Butte Wildlife Area
Robbins Butte Wildlife Area (RBWA) is located
approximately seven miles southwest of Buckeye,
Arizona, comprising approximately 1681 acres.
RBWA is in Maricopa County and Region VI
of the Arizona Game and Fish Department (Department)
and the property was purchased with Federal
Aid money for wildlife purposes. In the 1950s,
RBWA was selected as one of two areas along
the Gila River with the greatest potential
for waterfowl habitat enhancement. Most of
RBWA including the Black Butte parcels was
purchased from private entities in a series
of transactions from 1951 to 1973. Six parcels
totaling 1,511 acres are deeded to the Arizona
Game and Fish Commission (Commission). RBWA
also includes 170 acres of lands under the
jurisdiction of Public Land Order Number
1015 (PLO 1015). The PLO 1015 land has been
managed by the Commission since 1954 through
a Cooperative Agreement with the U.S. Fish
and Wildlife Service (FWS).
- View a map of this wildlife
and Vegetation Types
Vegetative cover is a diverse mixture including dense salt cedar thickets,
willows and cattail in the river bottom; mature mesquite on the river terrace;
saltbush and shrub-sized mesquite upland areas; upland desert areas dominated
by creosote bush and white bursage; retired agricultural lands that are
being restored to a native vegetative community; and agricultural land
used to produce food and cover crops for wildlife. In addition to the Gila
River, ponds and drinkers provide a well distributed system of water for
wildlife. The combination of desert upland, agricultural, and relict riparian
habitats attract a variety of wildlife species.
To optimize the habitat potential of the property for wildlife and for
present and future generations of the public to enjoy wildlife-oriented
Public Use Opportunities
and Resource Management Emphasis
The primary management emphasis at RBWA is to provide food crops and nesting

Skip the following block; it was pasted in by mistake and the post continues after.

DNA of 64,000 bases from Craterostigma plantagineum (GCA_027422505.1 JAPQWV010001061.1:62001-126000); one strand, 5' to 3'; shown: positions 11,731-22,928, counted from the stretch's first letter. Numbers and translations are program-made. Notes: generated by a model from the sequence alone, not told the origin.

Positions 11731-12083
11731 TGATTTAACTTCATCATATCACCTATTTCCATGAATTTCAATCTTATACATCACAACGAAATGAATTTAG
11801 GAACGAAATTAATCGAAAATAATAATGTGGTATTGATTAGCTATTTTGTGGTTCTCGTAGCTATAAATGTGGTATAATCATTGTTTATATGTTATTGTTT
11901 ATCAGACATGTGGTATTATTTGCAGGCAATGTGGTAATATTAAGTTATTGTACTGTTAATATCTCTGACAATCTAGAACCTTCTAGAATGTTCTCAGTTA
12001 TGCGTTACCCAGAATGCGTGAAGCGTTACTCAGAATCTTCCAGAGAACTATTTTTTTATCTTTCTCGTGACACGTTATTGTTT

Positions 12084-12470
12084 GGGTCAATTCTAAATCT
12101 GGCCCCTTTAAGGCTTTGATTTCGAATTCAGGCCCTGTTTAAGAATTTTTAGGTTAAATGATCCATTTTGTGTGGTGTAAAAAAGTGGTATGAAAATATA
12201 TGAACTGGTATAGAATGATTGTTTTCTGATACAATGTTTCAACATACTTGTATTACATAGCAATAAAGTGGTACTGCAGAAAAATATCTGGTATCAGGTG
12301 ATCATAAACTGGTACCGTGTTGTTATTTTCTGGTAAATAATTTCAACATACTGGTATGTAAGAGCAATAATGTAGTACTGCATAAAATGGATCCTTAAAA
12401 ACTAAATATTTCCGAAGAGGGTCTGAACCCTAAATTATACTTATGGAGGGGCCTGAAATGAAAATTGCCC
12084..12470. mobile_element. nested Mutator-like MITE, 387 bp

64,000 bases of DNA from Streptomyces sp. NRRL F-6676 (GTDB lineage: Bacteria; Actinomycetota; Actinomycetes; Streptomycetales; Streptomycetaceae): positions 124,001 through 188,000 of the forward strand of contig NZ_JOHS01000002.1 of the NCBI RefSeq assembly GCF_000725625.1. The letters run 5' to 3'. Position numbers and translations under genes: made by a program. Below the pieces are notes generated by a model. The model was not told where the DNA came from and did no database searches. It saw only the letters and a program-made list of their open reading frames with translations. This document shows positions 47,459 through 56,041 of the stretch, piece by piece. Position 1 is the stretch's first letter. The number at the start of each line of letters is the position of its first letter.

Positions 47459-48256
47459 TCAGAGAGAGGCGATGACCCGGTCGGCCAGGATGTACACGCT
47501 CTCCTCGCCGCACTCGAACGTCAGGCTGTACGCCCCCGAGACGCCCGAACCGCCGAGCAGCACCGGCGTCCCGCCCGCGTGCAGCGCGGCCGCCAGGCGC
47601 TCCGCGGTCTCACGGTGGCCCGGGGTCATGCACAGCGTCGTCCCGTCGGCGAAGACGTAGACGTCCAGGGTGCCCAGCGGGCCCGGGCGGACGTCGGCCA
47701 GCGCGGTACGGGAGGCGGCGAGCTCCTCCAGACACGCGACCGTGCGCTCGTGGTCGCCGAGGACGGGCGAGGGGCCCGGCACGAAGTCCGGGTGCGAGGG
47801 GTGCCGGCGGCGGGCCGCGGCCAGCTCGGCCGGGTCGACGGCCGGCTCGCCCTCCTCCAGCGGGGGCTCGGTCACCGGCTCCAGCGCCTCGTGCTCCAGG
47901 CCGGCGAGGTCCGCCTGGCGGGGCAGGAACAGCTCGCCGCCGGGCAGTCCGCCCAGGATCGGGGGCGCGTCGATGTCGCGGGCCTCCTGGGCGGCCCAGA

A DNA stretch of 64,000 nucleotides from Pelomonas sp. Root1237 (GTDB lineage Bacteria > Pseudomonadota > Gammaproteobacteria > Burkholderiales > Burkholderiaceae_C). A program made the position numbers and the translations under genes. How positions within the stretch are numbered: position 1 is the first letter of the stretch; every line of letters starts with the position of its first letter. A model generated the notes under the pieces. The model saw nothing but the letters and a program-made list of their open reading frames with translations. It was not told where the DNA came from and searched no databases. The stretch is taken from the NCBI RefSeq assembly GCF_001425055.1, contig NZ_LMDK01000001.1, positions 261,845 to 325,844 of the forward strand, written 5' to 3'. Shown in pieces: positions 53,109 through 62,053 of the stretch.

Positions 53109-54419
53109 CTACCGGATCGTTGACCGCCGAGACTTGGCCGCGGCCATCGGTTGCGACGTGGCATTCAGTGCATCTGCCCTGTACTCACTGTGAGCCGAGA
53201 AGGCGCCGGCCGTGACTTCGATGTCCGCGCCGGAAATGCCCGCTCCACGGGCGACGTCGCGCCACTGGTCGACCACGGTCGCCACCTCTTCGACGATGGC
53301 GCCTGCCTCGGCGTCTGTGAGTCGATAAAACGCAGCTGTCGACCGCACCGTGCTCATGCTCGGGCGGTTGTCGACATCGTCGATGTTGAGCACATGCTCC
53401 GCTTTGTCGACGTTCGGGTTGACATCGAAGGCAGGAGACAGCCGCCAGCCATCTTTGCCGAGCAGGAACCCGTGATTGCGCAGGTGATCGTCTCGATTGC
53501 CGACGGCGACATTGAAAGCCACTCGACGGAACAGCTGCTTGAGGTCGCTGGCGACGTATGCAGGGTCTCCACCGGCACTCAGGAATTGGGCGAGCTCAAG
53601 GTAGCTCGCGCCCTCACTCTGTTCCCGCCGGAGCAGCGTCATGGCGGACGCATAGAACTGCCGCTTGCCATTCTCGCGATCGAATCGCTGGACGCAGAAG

habitat for upland game birds. Secondary management emphasis includes enhancing
riparian habitat and the riparian-desert upland ecotone.
A combination of wildlife food crops, natural foods and nesting habitat
attracts many breeding white-winged and mourning doves (Zenaida asiatica
and Z. macroura). An average combined number of 5,000 doves usually are
present at RBWA before the September hunt. Amphibians and reptiles also
are common; a minimum of 19 reptile species reside at RBWA. A common mammal
species found on the RBWA is the Ringtail (Bassariscus astutus), also known
as the Ringtail cat or Miner's cat.
RBWA is the center of the annual Gila River Christmas Bird Count, and over
115 species of winter-resident birds have been observed in the vicinity.
In addition, many raptors winter in and near RBWA, including the White-tailed
Kite (Elanus caeruleus). The summer avian community has not been counted,
but species numbers probably exceed those of winter.
Special Status Species occurring on or near the Robbins Butte Wildlife
Area have been identified through the Department's Heritage Data Management
System, and are listed below. This includes the federally endangered Yuma
clapper rail (Rallus longirostris yumanensis), and the Western yellow-billed
cuckoo (Coccyzus americanus occidentalis), a federally listed candidate
species. Those special status species that potentially occur on the RBWA
include Great egret (Ardea alba), Snowy egret (Egretta thula), and Western
yellow bat (Lasiurus xanthinus).
Status Species - Species
Abstracts | Status
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